(Clarification: A profile of Dr. Augustus White in Tuesday's Health/Science section had two different years for when the Delta Upsilon fraternity canceled its national convention to block White, the first African-American president of a DU chapter, from attending. The 1956 convention was canceled.)
Harvard Medical School students poke fun at their favorite professors every winter during a night of goofy skits and songs traditionally known as ''The Second Year Show." And as usual, Dr. Augustus White was easy pickings this year.
As students strutted on stage during the late-February performance, they crowded around a very dapper-looking Dr. White, played by classmate Christopher Bayne, and fawned over him. ''You're so-ooo intelligent," cooed one student, dressed in surgical scrubs. ''You're so-oooo sensitive," purred another. In unison, the students professed how they hoped to be just like him one day.
Though they were hamming it up for the crowd, the accolades were barely exaggerated. The first African-American to graduate from Stanford Medical School, ''Gus" White has quietly helped push back medicine's color line while becoming one of the foremost orthopedic surgeons in the world.
A noted author who founded Beth Israel Deaconess Medical Center's academic orthopedic program, White also has been a leading advocate for racial equality and cultural sensitivity training at Harvard, Brown University, his alma mater, and orthopedics on the national level.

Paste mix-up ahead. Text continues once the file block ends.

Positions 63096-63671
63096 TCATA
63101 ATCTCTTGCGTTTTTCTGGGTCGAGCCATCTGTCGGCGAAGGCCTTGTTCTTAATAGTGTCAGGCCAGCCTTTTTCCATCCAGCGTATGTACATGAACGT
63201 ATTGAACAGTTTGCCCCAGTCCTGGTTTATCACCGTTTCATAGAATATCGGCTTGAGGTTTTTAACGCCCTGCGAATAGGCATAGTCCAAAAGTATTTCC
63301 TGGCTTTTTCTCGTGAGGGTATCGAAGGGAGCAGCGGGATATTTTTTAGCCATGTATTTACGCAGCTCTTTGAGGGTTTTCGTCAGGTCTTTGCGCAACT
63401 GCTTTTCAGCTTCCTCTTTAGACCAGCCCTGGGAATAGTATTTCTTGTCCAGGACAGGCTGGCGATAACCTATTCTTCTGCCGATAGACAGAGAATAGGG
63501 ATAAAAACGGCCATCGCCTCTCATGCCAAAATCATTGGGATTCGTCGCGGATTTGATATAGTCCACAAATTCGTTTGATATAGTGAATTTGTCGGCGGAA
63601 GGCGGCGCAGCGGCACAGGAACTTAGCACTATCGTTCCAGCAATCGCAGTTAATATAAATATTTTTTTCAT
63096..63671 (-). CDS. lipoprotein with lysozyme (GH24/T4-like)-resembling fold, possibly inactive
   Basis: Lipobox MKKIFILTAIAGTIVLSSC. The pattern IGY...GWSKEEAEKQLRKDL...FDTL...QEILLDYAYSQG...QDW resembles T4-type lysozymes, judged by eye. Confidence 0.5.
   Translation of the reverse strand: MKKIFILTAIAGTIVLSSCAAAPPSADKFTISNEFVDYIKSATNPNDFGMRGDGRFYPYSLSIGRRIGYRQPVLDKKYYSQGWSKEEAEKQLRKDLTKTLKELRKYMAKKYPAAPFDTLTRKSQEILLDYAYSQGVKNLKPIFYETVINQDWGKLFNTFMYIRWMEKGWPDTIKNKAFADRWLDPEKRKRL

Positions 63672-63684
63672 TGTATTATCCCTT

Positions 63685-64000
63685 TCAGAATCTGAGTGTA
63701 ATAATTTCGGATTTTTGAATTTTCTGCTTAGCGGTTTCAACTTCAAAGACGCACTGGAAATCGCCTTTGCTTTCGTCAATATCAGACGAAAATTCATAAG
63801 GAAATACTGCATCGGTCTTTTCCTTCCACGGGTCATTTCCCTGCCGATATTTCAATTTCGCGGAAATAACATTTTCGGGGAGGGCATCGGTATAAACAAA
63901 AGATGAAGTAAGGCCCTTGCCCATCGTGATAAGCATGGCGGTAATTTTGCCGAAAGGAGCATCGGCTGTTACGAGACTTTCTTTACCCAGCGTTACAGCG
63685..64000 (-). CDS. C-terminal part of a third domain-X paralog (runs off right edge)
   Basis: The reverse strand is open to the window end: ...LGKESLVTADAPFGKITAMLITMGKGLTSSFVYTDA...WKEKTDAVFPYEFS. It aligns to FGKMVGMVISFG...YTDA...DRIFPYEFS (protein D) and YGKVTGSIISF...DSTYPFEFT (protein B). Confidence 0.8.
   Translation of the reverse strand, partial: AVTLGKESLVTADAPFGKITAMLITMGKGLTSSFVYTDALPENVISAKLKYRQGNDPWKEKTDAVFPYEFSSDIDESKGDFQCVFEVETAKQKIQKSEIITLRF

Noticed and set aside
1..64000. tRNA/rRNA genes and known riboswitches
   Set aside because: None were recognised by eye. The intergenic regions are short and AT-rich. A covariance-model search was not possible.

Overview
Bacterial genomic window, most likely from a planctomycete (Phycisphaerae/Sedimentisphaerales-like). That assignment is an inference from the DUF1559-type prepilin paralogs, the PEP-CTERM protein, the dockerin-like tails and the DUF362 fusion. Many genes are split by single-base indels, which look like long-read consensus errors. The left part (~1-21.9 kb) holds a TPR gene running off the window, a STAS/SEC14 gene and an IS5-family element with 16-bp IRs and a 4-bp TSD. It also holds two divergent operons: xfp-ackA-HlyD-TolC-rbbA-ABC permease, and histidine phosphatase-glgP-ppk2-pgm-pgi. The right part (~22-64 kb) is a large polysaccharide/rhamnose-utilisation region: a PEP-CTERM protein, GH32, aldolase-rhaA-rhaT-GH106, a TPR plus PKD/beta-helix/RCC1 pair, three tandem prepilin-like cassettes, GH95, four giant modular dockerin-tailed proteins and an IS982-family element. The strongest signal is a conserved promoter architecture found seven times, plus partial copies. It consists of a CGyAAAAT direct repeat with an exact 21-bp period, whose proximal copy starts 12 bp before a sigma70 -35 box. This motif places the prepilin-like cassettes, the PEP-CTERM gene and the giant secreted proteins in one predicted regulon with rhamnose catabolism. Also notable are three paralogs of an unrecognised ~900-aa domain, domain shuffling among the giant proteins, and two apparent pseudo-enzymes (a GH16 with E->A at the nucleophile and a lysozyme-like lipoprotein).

In his current role as master of one of Harvard Medical School's five student societies, White has served as guidance counselor and father figure to hundreds of medical students. At 68, he still burns with the desire to help people and make the world a better place, say students, friends and colleagues.
His current passion: making sure Harvard Medical School produces ''culturally competent" physicians who are attuned to patients' cultural racial and sexual differences, as well as to healthcare disparities, and their own biases.
''Gus knows if he is successful at Harvard, this will have an impact far beyond the walls of the medical school," said Dr. Louis W. Sullivan, a former secretary of US Health and Human Services, and a longtime colleague.
Despite his imposing size -- 6 foot 5 inches -- and lofty achievements, White remains humble to the core, a leader who unfailingly shares credit, or passes it along to someone else, according to people who know him.
''When Dr. White gets a compliment, it seems like he's pretty good at changing the subject," said Bayne, the second-year student cast as White in the skit. ''If this were real life . . . he would have diverted the attention and changed the subject and said a joke that would have had us all laughing."
''Dr. White, in terms of his institutional position, is as powerful as it gets," said fourth-year student Will Polkinghorn. ''But when he speaks to you, he really respects you in a sincere way. My first year, my Mom came out to visit from Santa Monica. . . . He invites [her] into his office like she's the distinguished guest of the day. Literally, to this day, whenever I see Dr. White, the first thing he asks is, 'How's your Mom?' "